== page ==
A reader emails me with this fascinating story:
A string of publishers failed to spot blatant plagiarism of one of English literature's most famous authors, in a cheeky test to see if she would have secured a book deal today [...]
David Lassman, head of the Jane Austen Festival in Bath, sent manuscripts to 18 editors seeking a publishing contract, using only slightly disguised versions of chapters from the iconic novelist's most famous works.
But only one publisher spotted the fakes, which included perhaps the most famous line in all English literature, the opening sentence of her 1813 work "Pride and Prejudice".
My reader's accompanying comments are spot on:
Publishing houses are notoriously snooty/snobbish but don’t even know the work of one of the most famous English writers of all time. The attempted cover-ups are indicative of the superior attitude held and most publishing houses are notoriously closed shops for non-celebrities whilst publishing large amounts of rubbish books from people who have become famous in other fields but are mediocre writers.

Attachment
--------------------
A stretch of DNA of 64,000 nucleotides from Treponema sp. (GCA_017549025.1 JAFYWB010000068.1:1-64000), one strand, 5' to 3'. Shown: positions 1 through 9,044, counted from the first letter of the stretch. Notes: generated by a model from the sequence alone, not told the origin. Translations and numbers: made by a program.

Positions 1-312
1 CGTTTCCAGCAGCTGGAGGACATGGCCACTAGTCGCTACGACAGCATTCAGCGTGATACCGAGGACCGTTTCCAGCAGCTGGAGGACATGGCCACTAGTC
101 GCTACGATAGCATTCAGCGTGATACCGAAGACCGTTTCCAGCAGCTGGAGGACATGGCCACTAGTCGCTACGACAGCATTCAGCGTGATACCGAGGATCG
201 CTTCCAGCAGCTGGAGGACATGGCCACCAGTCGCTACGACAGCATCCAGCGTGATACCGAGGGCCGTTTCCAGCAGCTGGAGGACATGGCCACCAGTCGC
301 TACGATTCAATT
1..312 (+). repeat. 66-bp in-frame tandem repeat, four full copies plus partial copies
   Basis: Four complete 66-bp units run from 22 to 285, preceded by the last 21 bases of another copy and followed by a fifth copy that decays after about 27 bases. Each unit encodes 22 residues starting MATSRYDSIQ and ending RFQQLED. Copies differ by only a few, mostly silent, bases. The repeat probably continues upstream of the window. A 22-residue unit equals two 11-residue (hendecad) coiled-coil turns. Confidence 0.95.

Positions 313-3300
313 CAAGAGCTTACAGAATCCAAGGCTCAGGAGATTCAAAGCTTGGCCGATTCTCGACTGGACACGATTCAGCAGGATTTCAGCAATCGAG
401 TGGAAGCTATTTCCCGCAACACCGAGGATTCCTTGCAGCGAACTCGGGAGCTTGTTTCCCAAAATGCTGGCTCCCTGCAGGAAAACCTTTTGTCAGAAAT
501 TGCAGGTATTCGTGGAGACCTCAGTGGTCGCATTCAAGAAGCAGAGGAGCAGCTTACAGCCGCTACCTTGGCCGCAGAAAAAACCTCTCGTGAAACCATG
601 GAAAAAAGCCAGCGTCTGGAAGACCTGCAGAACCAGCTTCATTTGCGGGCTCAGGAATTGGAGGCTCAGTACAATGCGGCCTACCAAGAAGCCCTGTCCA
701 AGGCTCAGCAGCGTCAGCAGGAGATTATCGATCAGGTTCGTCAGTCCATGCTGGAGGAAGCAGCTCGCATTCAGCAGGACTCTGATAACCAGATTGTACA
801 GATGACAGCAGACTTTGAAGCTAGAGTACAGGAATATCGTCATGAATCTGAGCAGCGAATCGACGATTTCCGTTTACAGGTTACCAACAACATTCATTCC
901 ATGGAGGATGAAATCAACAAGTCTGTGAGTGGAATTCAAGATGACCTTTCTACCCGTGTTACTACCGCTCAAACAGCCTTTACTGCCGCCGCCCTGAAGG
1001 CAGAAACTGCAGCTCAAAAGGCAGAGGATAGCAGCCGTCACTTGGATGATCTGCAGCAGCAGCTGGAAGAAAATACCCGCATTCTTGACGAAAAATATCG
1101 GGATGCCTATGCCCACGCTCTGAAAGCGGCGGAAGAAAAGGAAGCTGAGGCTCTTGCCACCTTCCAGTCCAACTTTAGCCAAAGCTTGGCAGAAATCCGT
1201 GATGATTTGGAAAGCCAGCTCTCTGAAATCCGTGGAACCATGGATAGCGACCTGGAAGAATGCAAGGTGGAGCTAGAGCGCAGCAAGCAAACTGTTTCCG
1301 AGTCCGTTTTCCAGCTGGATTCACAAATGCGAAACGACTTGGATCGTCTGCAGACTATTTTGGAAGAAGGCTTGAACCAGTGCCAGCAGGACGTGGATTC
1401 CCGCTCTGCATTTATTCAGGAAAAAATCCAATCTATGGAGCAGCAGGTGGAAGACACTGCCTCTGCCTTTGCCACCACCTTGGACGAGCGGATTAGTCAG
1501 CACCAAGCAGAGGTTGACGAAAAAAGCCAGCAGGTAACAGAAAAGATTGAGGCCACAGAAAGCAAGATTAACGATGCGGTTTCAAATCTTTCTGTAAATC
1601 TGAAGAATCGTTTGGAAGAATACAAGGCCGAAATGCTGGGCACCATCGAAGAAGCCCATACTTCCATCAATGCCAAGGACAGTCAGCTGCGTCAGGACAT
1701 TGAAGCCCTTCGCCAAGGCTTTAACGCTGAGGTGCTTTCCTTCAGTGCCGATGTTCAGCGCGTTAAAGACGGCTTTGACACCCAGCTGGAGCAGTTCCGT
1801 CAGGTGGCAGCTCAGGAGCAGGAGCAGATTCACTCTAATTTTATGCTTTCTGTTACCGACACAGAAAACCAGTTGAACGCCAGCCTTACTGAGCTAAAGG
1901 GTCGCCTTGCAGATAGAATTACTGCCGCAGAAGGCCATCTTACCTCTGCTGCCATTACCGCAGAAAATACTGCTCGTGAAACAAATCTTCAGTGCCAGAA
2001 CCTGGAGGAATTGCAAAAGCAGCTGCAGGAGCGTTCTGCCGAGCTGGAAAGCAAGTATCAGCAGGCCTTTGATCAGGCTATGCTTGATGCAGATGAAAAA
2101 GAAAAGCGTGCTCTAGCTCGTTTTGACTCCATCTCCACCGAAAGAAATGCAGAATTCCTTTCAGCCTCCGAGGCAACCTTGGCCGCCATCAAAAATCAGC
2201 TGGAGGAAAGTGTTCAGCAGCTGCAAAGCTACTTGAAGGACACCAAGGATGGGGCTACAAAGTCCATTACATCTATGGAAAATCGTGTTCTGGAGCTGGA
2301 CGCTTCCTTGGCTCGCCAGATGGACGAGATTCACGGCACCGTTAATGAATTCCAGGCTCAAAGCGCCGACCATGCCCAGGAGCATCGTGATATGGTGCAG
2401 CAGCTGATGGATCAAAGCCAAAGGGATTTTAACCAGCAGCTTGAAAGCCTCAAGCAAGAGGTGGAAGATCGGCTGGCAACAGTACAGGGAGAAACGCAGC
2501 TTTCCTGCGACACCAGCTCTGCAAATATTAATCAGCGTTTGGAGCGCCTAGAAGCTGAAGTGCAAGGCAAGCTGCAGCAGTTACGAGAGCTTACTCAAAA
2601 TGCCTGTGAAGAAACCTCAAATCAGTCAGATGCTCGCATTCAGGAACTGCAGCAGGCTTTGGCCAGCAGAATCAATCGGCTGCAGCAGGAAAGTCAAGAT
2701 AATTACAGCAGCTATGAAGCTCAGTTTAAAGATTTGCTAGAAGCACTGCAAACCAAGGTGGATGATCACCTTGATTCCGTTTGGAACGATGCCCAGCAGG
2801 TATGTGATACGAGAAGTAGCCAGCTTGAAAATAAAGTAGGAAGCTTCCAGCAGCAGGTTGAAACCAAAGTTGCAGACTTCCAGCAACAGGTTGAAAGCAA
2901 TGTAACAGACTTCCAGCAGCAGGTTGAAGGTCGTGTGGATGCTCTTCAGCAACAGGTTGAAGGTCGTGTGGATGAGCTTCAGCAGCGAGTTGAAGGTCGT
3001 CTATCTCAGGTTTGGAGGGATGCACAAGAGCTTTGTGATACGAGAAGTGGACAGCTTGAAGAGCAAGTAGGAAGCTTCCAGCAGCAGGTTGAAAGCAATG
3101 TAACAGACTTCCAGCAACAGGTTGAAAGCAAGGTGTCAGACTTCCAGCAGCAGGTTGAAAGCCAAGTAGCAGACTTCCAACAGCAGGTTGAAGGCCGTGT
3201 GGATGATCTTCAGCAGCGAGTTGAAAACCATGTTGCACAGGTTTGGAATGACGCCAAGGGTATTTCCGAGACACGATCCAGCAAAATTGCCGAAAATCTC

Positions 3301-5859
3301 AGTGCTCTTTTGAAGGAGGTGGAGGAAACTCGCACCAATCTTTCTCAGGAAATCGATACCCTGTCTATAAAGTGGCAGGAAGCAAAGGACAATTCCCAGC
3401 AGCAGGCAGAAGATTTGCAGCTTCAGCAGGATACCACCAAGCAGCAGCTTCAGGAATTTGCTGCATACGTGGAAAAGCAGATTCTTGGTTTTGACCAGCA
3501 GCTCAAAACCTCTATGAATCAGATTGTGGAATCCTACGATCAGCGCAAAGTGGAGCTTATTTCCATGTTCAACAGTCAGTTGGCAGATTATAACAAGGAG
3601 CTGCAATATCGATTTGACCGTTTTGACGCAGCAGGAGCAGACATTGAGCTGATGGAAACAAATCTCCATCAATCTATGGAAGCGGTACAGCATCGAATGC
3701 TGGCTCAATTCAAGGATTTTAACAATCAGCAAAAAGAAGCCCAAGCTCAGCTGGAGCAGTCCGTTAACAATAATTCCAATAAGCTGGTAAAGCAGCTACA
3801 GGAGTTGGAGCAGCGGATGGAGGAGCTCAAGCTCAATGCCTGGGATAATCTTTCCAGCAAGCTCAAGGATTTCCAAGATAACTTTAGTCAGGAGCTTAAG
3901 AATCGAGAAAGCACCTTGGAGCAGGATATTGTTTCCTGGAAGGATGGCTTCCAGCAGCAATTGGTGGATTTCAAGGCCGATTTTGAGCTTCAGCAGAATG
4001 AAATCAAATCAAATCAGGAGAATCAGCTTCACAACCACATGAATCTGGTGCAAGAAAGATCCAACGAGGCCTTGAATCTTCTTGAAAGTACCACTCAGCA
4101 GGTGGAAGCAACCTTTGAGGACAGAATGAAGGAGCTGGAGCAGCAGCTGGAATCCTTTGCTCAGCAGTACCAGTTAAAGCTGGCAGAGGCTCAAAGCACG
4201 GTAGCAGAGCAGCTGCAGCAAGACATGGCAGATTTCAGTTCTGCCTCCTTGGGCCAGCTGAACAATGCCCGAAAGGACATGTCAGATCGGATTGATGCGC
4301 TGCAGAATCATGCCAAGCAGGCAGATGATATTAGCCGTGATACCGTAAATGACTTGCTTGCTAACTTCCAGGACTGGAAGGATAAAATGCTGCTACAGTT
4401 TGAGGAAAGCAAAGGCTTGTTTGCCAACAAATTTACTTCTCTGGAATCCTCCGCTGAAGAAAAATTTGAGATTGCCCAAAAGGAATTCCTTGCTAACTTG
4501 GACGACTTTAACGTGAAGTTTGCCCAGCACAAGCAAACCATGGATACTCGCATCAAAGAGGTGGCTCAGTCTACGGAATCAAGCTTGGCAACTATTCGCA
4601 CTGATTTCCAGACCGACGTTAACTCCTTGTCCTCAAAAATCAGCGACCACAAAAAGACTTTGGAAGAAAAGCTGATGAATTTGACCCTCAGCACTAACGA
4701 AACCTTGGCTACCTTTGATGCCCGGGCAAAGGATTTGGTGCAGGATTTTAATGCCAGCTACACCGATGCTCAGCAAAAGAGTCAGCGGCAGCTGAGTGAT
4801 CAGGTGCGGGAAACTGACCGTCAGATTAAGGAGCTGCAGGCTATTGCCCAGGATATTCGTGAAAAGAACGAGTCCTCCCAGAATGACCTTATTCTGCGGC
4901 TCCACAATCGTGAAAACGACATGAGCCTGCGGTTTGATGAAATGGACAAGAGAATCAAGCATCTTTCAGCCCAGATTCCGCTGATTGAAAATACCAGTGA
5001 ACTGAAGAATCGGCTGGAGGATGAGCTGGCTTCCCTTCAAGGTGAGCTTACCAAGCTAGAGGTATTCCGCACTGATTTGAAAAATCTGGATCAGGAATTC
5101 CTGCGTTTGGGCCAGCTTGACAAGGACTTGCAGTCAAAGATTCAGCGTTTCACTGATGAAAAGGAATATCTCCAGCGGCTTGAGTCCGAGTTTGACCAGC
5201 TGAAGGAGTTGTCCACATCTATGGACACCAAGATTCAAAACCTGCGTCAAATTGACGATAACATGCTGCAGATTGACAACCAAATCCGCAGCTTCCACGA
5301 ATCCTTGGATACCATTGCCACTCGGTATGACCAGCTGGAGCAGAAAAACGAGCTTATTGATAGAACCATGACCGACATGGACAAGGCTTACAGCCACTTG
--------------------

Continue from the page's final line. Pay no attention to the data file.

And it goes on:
It's a sad, sad situation, but I can't really blame the publishers. Whether a book turns out to be a success is notoriously difficult to predict; going with a famous name removes a lot of the risk to a publisher's bottom line. And as for not being aware of 'that truth universally acknowledged', well, they would probably rather spend their fortune on something more modern.
Would Jane Austen fare better as a blogger?